Islamic Studies

The Intrafaith Movement: Abdullah bin Mubarak Breaks it Down

Abdullah bin Mubarak had a Jewish neighbor. The Jewish man decided to sell his home. It was said to him, ”How much are you selling it for?” He responded, ”I’m selling it for 2 thousand dinār.” It was said, ”It is only worth a thousand dinār!” The Jewish man responded,

“صدقتم، لكن ألف لداري وألف لجاري عبد الله”

“You are correct. However, one thousand is for my house, and one thousand is for my neighbor, Abdullah!”


when ‘Abdullah bin Mubarak heard about this, he sent for the Jewish man, told him not to sell and bought the house from him.

The Obama era brings many ups and downs. One thing Muslims should focus on is serving the poor, the wretched and the oppressed. However, before we start with visions of grandeur, let us start with something simple: our neighbors.

Invite them over, break some bread with them and get to know each other.

The Salaf of this Ummah not only learned the religion, they lived it.


About the author

Suhaib Webb

Suhaib Webb

Suhaib Webb is a contemporary American-Muslim educator, activist, and lecturer. His work bridges classical and contemporary Islamic thought, addressing issues of cultural, social and political relevance to Muslims in the West. After converting to Islam in 1992, Webb left his career in the music industry to pursue his passion in education. He earned a Bachelor’s in Education from the University of Central Oklahoma and received intensive private training in the Islamic Sciences under a renowned Muslim Scholar of Senegalese descent. Webb was hired as the Imam at the Islamic Society of Greater Oklahoma City, where he gave khutbas (sermons), taught religious classes, and provided counselling to families and young people; he also served as an Imam and resident scholar in communities across the U.S.

From 2004-2010, Suhaib Webb studied at the world’s preeminent Islamic institution of learning, Al-Azhar University, in the College of Shari`ah. During this time, after several years of studying the Arabic Language and the Islamic legal tradition, he also served as the head of the English Translation Department at Dar al-Ifta al-Misriyyah.

Outside of his studies at Al-Azhar, Suhaib Webb completed the memorization of the Quran in the city of Makkah, Saudi Arabia. He has been granted numerous traditional teaching licenses (ijazat), adhering to centuries-old Islamic scholarly practice of ensuring the highest standards of scholarship. Webb was named one of the 500 Most Influential Muslims in the World by the Royal Islamic Strategic Studies Center in 2010.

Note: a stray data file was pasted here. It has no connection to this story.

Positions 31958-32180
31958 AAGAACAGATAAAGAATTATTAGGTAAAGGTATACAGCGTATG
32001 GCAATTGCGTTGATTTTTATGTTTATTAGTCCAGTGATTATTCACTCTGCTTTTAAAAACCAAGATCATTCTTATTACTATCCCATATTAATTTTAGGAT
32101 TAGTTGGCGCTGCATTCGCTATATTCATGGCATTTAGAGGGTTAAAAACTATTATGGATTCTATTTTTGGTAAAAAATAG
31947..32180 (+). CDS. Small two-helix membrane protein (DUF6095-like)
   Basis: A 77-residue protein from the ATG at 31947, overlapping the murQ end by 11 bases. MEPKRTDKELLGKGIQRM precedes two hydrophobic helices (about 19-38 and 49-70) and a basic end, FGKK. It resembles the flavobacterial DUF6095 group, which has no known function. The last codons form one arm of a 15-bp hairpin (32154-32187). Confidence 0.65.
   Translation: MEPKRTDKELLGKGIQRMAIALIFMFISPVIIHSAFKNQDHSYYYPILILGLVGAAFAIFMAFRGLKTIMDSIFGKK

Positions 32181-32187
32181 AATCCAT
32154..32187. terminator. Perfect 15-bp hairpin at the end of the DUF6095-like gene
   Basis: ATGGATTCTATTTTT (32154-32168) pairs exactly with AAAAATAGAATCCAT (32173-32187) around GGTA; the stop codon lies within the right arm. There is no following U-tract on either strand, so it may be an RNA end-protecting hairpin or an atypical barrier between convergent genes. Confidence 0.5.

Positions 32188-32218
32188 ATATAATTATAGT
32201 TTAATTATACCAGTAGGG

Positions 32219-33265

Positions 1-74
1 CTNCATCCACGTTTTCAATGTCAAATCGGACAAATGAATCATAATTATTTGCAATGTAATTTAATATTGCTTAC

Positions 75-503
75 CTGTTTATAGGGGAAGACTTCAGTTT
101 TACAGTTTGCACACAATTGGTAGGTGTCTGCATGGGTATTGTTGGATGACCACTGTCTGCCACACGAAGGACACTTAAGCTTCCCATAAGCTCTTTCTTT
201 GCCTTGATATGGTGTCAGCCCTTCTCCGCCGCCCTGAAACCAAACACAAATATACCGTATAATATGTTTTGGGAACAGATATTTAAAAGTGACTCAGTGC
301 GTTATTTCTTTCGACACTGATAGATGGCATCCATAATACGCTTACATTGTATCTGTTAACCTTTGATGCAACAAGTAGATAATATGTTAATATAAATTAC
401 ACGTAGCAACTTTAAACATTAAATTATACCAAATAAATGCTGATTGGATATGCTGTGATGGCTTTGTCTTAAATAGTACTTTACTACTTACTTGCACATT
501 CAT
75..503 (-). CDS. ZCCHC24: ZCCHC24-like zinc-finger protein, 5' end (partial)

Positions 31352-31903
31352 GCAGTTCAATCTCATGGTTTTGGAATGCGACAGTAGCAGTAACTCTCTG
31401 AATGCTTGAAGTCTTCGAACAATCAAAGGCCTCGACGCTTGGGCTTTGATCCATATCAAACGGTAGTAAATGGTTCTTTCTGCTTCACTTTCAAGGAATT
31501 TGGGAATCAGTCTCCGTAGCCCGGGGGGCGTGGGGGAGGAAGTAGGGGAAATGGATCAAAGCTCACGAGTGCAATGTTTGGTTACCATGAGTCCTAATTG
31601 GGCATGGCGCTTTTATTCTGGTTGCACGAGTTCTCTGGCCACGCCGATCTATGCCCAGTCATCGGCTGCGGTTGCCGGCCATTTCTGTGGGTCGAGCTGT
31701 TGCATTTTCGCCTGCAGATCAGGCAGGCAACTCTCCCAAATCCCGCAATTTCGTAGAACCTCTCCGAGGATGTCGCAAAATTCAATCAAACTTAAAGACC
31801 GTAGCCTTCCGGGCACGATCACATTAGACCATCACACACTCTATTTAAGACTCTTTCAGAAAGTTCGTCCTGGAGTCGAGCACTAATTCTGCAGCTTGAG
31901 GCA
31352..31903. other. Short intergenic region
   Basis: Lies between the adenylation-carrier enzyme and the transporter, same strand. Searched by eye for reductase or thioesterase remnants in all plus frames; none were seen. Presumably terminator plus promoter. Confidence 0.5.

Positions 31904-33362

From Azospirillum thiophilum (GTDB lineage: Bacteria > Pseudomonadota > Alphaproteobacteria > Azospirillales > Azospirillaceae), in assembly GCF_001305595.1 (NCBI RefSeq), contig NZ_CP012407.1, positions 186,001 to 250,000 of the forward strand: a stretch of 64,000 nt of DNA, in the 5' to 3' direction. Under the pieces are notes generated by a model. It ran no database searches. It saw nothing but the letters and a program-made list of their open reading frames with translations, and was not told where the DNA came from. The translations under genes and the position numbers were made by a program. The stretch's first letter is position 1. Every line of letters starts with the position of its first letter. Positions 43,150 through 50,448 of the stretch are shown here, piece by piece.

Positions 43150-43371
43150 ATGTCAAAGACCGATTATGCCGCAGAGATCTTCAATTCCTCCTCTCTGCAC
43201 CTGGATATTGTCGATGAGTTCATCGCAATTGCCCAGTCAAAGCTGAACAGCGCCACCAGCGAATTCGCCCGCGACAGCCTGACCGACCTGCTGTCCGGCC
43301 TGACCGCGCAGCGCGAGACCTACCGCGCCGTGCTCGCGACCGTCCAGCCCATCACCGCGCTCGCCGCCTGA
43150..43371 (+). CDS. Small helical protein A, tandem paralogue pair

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  • please watch this video

    forbidden, 2:173, 5:3, 6:121, 6:145, 16:115

    YUSUFALI: He hath only forbidden you dead meat, and blood, and the flesh of swine, and that on which any other name hath been invoked besides that of Allah. But if one is forced by necessity, without wilful disobedience, nor transgressing due limits,- then is he guiltless. For Allah is Oft-forgiving Most Merciful.

  • One question which comes to mind is the concept of 'private property' and the Islamic perspective on this. In the current secular world Muslims in the west just assume that the laws regarding private property, being a landlord and renting out a house for profit are the same as Shari'ah laws. However researching the history of the development of the law and contracts regarding private property, I have discovered that land was more or less stolen by the State, this created a landless peasant class which become dependent on the land owners for 'employment'.
    Arthur Young, a Lincolnshire gentleman, described the commons as “a breeding-ground for 'barbarians,' 'nursing up a mischievous race of people'.” “[E]very one but an idiot knows,” he wrote, “that the lower classes must be kept poor, or they will never be industrious.” The Commercial and Agricultural Magazine warned in 1800 that leaving the laborer “possessed of more land than his family can cultivate in the evenings” meant that “the farmer can no longer depend on him for constant work.” [Thompson, The Making of the English Working Class, 219-220, 358].

    I am told under Islamic law prevents such a situation because all of the land is owned by the Kalifah, who then gives it to people who use it and when it is not used or cultivated it cannot be rented out by them to others. Some non Muslims who see the secular system as inherently unjust have suggested that land and houses etc. cannot be rented out unless they are occupied, no absentee landlords….is this 'Islamic' can someone clarify the Islamic position on this for me?

    In the present climate because we have to pay huge taxes to the State, the money we use is created by a banking cartel (it looses its value through 'inflation') we have all become very 'selfish' and atomised and isolated, we need to create strong communities where we all look out for each other…and this story highlights one of the ways in which Islam can be a means to that end, but the rest of Islam needs to be known, with regard to its rules of government, its rules regarding employment, and private property.

    So far I have received a simplistic 'just accept everything and be a good boy' type explanations from my local imaams. I think these imaams lack knowledge of how the world is actually ruled today. Employers largely rob and over work their employees through the contracts, saying 'get a job somewhere else' is not really an option because the whole unfair thing has been created by the bosses and is tilted to work in their favour. If Islamic law just says yes, just accept it and 'be a good boy'…it seems to me that this is being said by the ruling class to control me and I am not required by Allah to accept a unjust system and to work within it like a slave.

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